Funding & Finance

MCES rate policies & financial analysis

MCES rate policy

The Council will design and adopt fees and charges using a regional cost of service basis;

Municipal wastewater charges will be allocated to communities uniformly, based on flow. Industrial wastewater strength charges will be uniform, and proportionate to the volume and strength of discharges. Load charges for septage, portable toilet waste, holding tank wastewater, and leachate liquid wastes will be uniform for each type of load, and based on the volume of the load and the average strength of the types of loads. A special facilities component, and an administrative fee for out-of-region wastes will be included. 

Service Availability Charges (SAC) will be uniform within the urban service area of the region. SAC for a Rural Growth Center where a treatment facility is owned by the Council will be based on the reserve capacity of the plant and the Council's debt service specific to the Center. SAC for a Rural Growth Center where interceptor facility(s) are owned by the Council will be the urban SAC charge plus an incremental charge based on the reserve capacity of the specific interceptor(s) and the Council's debt service specific to the Center.

The Council will seek customer input prior to, and give at least three months notice of, any material changes in the design of fees and charges. The Council will maintain wastewater rates for MCES that enable the division to:

  • Meet wastewater regulatory requirements.
  • Implement MCES infrastructure rehabilitation and repair needs.
  • Provide wastewater capacity for growth consistent with the Council's 2030 Regional Development Framework. 

Environmental Services rates are based on a region-wide average cost-of-service pricing philosophy. In other words, users are charged for the costs that MCES incurs to provide the specific services used. Charges for basic wastewater flow are based on the volume of flow discharged by each community and MCES' average cost to treat wastewater. Charges for new capacity demand are intended to pay for the approximate average cost of growth. Charges to treat high strength wastewater are charged to the specific industrial users that discharge the high strength wastewater.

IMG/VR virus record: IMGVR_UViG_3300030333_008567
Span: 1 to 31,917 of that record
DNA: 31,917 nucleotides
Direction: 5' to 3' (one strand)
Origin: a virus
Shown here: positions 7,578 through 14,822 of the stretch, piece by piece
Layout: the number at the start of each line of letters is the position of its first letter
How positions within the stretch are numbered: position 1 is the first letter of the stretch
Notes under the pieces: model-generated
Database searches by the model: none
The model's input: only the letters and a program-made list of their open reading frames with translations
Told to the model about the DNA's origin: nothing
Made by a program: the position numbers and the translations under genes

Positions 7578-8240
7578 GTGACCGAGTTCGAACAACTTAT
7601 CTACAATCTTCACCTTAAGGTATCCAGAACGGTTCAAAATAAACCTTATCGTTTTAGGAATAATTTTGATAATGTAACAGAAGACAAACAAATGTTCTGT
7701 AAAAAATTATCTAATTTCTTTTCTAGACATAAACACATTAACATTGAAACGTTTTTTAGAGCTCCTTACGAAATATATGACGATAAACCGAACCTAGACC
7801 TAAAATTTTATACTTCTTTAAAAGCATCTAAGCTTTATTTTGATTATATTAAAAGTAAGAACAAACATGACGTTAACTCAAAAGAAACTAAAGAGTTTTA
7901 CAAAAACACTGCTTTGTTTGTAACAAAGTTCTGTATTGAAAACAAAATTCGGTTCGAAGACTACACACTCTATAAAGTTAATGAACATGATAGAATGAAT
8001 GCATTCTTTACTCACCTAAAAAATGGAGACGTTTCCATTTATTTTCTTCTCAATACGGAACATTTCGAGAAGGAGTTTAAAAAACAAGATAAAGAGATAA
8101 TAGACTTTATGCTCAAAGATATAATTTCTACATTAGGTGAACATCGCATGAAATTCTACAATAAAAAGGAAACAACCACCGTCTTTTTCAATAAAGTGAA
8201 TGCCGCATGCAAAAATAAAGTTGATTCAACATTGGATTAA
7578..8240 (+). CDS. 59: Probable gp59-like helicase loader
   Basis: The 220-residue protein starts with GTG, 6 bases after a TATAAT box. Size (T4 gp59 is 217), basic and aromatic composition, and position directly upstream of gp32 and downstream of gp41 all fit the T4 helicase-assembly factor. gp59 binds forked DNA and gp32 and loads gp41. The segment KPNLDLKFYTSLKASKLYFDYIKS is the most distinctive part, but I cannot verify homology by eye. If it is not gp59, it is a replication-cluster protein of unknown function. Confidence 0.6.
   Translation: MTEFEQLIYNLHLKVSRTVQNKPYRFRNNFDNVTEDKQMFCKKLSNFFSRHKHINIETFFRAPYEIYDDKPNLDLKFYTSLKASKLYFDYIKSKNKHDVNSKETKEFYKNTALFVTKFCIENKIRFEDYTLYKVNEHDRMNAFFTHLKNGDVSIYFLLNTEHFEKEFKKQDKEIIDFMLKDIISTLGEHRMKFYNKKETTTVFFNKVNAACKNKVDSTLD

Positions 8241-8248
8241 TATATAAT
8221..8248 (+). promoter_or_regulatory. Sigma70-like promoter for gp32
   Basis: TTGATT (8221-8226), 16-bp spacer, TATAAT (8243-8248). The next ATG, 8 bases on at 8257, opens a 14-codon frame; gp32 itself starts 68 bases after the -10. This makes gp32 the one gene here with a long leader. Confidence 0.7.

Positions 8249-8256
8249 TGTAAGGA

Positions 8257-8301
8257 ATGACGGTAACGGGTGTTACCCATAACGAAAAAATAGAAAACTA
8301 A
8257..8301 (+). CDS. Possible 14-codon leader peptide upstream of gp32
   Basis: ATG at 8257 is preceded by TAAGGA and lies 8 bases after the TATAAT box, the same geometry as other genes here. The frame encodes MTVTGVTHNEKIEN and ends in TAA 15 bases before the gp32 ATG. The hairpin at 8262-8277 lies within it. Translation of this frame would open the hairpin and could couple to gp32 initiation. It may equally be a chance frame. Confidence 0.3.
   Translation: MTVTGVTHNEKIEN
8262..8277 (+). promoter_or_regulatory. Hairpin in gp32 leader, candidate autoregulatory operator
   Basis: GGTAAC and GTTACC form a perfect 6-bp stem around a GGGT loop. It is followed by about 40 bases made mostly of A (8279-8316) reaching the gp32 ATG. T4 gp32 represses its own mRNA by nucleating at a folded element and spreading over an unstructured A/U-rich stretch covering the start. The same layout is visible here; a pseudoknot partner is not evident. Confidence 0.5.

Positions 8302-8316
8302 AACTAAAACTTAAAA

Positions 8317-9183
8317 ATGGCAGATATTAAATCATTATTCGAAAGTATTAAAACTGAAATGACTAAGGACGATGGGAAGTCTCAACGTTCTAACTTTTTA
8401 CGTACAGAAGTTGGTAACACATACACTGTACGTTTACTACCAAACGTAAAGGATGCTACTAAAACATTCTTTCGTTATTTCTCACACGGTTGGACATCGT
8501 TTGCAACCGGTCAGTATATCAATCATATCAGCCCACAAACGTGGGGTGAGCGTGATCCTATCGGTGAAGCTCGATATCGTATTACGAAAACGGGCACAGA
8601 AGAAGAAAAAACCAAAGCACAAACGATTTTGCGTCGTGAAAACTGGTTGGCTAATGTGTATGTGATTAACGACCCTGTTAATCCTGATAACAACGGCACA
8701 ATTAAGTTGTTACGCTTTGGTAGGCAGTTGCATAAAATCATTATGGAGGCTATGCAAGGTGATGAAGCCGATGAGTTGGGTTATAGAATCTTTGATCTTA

For wastewater utilities, some aspects of the charging system are prescribed by Environmental Protection Agency regulations (35.929-1) that state the EPA's Administrator may approve a user charge system based on actual use described as follows:

“ A grantee's user charge system based on actual use (or estimated use) of wastewater treatment services may be approved if each user (or user class) pays its proportionate share of operation and maintenance (including replacement) costs of treatment works within the grantee's service area, based on the user's proportionate contribution to the total wastewater loading from all users (or user classes). To insure a proportional distribution of operation and maintenance costs to each user (or user class), the user's contribution shall be based on factors such as strength, volume, and delivery flow rate characteristics.” 

Minnesota Municipalities are required to design charges "as nearly as possible proportionate to the cost of providing the service" (M.S. 444.075(36). The Council supports this by designing its own fees based on cost-of-service.

Finally, cost-of-service pricing provides the most rational pricing signals to users thereby improving the economy of the region. For example, an industrial site that is considering whether or not to add pre-treatment equipment at their site will be encouraged to make the best decision for the region if their wastewater charges reflect the actual cost of the service.

Questions? Contact: MCES Finance by e-mail